During the transition, the British army determined to act only in self-defense. Arab mercenary fighters began flooding into Palestine from neighboring states. They would ultimately be followed by the regular armies of Egypt, Syria, Jordan, Iraq and Lebanon in a brash attempt to prevent the Jewish state from being reborn. History amply records that British military and civilian representatives actively supported Arab militants at the expense of the Jewish population.
By the time the Jewish state was declared on May 14, 1948, the fledgling nation was in a war of survival. Attacking from all sides, Israel’s enemies had one objective—the annihilation of the newly declared Jewish state.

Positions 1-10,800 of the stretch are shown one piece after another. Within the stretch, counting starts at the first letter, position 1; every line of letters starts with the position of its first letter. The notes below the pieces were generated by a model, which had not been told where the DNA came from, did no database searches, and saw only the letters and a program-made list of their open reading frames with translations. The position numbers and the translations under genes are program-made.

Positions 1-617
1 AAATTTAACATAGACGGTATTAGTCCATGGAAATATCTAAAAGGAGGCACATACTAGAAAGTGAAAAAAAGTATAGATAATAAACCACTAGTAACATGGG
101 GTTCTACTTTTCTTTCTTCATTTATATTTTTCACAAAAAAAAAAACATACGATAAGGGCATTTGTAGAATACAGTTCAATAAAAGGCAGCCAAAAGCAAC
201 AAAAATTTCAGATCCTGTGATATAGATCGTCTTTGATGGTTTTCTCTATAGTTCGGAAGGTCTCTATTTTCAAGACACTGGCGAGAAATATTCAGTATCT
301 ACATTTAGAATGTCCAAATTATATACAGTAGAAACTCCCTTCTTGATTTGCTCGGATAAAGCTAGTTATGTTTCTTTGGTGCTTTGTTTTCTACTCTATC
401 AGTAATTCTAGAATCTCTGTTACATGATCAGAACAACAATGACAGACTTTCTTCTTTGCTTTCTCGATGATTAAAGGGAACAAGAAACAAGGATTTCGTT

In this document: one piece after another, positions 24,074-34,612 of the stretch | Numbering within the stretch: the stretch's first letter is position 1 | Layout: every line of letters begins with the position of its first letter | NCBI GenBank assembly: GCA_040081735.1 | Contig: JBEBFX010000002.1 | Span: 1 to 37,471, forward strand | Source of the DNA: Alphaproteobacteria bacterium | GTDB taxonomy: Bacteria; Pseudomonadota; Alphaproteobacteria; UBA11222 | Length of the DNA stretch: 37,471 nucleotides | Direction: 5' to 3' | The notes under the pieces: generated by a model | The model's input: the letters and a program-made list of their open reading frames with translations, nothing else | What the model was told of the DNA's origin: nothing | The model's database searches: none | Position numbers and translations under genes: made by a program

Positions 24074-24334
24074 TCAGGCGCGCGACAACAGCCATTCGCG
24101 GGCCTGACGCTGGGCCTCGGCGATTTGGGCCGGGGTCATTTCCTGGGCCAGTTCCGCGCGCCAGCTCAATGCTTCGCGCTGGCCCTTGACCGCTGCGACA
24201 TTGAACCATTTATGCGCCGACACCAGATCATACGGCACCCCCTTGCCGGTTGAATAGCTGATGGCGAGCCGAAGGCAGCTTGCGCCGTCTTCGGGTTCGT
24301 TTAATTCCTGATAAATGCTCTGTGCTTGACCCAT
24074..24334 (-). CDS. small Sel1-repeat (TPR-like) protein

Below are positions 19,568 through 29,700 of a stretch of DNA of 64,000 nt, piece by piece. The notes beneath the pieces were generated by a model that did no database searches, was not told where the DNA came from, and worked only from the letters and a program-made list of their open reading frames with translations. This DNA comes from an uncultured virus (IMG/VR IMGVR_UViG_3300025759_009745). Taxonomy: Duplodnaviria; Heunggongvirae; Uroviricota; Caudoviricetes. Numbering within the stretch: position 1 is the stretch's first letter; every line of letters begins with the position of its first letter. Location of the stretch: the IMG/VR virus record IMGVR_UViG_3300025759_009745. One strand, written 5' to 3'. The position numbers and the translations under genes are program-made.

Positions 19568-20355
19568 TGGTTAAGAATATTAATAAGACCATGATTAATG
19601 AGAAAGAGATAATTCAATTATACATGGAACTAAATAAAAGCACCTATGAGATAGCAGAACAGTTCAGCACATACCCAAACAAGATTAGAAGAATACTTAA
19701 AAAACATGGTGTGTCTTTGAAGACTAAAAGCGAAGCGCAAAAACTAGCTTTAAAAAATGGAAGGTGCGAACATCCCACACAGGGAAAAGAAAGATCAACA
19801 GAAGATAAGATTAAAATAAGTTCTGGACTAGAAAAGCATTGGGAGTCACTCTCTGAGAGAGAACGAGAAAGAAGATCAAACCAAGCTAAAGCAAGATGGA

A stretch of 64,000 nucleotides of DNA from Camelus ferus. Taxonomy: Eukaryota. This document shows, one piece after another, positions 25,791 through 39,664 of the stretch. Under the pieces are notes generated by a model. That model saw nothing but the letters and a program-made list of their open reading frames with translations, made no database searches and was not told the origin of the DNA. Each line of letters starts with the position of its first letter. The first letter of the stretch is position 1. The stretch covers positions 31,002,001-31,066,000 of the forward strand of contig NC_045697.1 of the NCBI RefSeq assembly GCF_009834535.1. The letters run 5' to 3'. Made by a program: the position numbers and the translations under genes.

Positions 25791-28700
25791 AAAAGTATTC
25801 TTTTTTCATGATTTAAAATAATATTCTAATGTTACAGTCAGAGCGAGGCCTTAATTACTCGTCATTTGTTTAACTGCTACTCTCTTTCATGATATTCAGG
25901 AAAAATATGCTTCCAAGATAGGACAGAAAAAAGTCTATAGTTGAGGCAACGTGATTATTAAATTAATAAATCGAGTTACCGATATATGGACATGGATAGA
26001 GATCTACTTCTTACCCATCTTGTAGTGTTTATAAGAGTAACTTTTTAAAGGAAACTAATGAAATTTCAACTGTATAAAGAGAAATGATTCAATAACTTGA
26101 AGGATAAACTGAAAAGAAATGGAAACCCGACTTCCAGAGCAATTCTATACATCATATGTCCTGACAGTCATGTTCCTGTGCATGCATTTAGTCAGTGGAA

The failure of the British to establish a homeland for the Jewish people is tragically summarized in the words of Foreign Minister Lord Halifax,
“There are times when considerations of abstract justice must give way to those of administrative expediency.” (10)
A commitment to misguided expediency rather than moral clarity caused the greatest empire of that period of history to turn its back on the Jewish people. With sights set on controlling the Middle East at all costs, the British Empire failed to administer the Mandate and broke a pledge to the Jewish people.
A little more than four millennia earlier, God testified to Abraham,”I will bless those who bless you, and I will curse him who curses you” (Gen. 12:3).
While speculation abounds regarding the relationship between Britain’s decline as a world power and the documented failure of the nation to keep pledges made to the Jewish people, a more profound connection should be noted.